Sunday, May 14, 2017

Blundering into Dishonour


There is a great strain of self-awareness in national literature which unfortunately poses little danger of penetrating the national psyche. Evelyn Waugh's writing is a prime example.


The English (and some Americans) have a very poor understanding of the second world war, most likely due to the fact that they believe they won it. Not even this much is true. The war was won for them at the battle of Kursk and all along the Eastern front, where the Soviet Union broke the wehrmacht. Yet Anglo-American thinking on the subject (when they care to even think about it) somehow has it that the Western allies defeated Hitler and then consolidated themselves in defense of democracy against the menace of Soviet Communism.

It is not simply the honest historian who should cringe at such thinking, it is the Christian above all who worries that the souls of an entire people are going to burn forever in Hell za grzech zaniechania. Thankfully for the English, they have Evelyn Waugh, whose writing on the subject no doubt saved the honor of the nation even if Her Majesty's subjects persist in their ignorance to consider the British effort as their "finest hour."

Waugh's legendary hostility towards people was no doubt a function of his acute awareness of how utterly depraved they tend to be. To be a Christian is a great solace because while we are indeed commanded to undertake the distasteful task of loving our fellow man, we are consoled in the knowledge that if we fail to do so for every single day of our lives, Our Lord Jesus Christ has carried that burden farther than any of us ever could. Waugh then was free to be very rude to people and love them in his prose. Ironically, none of the legendary stories of Waugh's rudeness towards his fellow men hints at the level of severity reserved for the love shown in his literature. To be on the recieving end of Waugh's snide attitude was nowhere near as thoroughly cathartic and painful for the souls of Englishmen as to experience the love of his prose.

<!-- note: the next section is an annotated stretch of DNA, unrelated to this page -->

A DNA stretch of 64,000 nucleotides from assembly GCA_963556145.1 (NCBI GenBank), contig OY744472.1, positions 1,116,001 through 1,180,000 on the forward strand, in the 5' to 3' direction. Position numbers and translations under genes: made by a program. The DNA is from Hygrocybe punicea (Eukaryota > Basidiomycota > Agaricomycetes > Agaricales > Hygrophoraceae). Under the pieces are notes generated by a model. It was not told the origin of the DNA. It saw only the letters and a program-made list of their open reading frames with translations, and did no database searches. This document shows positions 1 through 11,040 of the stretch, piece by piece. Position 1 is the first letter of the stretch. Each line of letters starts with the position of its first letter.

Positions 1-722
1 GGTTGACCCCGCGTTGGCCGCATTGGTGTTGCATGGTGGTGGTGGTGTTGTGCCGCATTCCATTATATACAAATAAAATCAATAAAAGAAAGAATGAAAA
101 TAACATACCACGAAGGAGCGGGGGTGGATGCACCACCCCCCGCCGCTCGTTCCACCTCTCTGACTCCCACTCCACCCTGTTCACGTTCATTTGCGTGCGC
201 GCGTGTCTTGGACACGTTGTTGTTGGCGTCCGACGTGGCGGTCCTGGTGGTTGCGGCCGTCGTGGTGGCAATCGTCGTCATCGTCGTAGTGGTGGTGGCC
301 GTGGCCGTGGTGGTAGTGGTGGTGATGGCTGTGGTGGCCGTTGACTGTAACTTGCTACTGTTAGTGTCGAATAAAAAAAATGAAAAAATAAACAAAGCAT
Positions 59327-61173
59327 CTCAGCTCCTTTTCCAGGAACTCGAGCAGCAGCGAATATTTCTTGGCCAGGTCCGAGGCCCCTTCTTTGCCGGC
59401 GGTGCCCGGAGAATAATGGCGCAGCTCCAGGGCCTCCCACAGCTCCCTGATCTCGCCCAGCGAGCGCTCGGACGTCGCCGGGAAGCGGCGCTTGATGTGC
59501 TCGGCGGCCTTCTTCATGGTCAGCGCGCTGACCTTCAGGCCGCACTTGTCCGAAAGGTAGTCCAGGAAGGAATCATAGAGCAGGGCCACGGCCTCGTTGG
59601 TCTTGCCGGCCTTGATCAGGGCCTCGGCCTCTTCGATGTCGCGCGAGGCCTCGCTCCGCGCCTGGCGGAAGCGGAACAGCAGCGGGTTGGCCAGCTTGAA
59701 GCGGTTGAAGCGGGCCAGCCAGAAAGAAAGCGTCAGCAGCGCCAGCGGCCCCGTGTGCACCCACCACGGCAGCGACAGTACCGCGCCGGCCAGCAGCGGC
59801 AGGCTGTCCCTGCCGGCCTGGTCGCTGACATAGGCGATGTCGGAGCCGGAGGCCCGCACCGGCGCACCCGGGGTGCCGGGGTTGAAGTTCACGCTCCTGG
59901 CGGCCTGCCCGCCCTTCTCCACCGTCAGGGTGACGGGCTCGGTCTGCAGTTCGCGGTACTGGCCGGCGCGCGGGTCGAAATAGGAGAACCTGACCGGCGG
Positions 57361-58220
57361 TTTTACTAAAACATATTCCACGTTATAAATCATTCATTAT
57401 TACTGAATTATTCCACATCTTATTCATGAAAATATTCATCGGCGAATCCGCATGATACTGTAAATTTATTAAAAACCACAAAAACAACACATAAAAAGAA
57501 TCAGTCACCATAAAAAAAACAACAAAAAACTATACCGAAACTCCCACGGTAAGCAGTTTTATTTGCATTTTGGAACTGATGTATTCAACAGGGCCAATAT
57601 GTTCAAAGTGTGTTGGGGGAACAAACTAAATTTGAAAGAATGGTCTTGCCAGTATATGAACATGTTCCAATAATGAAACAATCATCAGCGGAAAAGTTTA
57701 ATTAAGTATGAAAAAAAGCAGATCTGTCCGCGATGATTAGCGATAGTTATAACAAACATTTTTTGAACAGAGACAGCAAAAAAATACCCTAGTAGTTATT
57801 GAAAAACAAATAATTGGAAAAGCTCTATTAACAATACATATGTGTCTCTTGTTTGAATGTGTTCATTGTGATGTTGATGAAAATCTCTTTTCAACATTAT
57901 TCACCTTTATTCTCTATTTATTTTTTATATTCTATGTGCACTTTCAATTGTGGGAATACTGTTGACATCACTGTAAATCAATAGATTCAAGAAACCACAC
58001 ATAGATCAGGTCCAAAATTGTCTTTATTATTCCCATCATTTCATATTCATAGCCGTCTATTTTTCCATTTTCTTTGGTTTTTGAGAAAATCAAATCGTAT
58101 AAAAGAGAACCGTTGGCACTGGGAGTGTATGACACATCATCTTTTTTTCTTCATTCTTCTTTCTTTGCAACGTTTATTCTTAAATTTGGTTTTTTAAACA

The Sword of Honor is forgotten amongst the English, a victim in part of the times in which nowadays most things English are forgotten amongst the English and in part because it is more soothing to remember Churchill than Waugh. War is always well remembered so long as morality is not introduced into the picture, and with Churchill the English run little risk of moral reflection.

Waugh's writing has the opposite effect. The juxtaposition of two sentiments from his trilogy, found in the Synopsis of Preceeding Volumes at the beginning of Unconditional Surrender is the best consolidation Waugh gives us of the entire war effort:

"The enemy at last was in plain view, huge and hateful, all disguise cast off. It was the Modern Age in arms....this was the belief of Guy Crouchback in 1939 when he heard the news of the Molotov-Ribbentrop Treaty...As Guy, in late autumn of 1941, rejoins his regiment he believes that the just cause of going to war has been forfeited in the Russian alliance. Personal honour alone remains...The hallucination was dissolved...he was back after less than two years' pilgrimage in a Holy Land of Illusion in the old ambiguous world, where priests were spies and gallant friends proved traitors and his country was led blundering into dishonour."

It is a strange thing indeed to find honour a category of English moral imagination. To what extent was it English, to what extent Catholic? Could it have not been also an idiosyncratic predisposition on the part of Waugh the man? In any case there it was, plain as day, staring the Englishman in the face for all time. Perhaps in the centuries to come, when the British are spoken of as the Romans of the modern age, Waugh will be their Cato?

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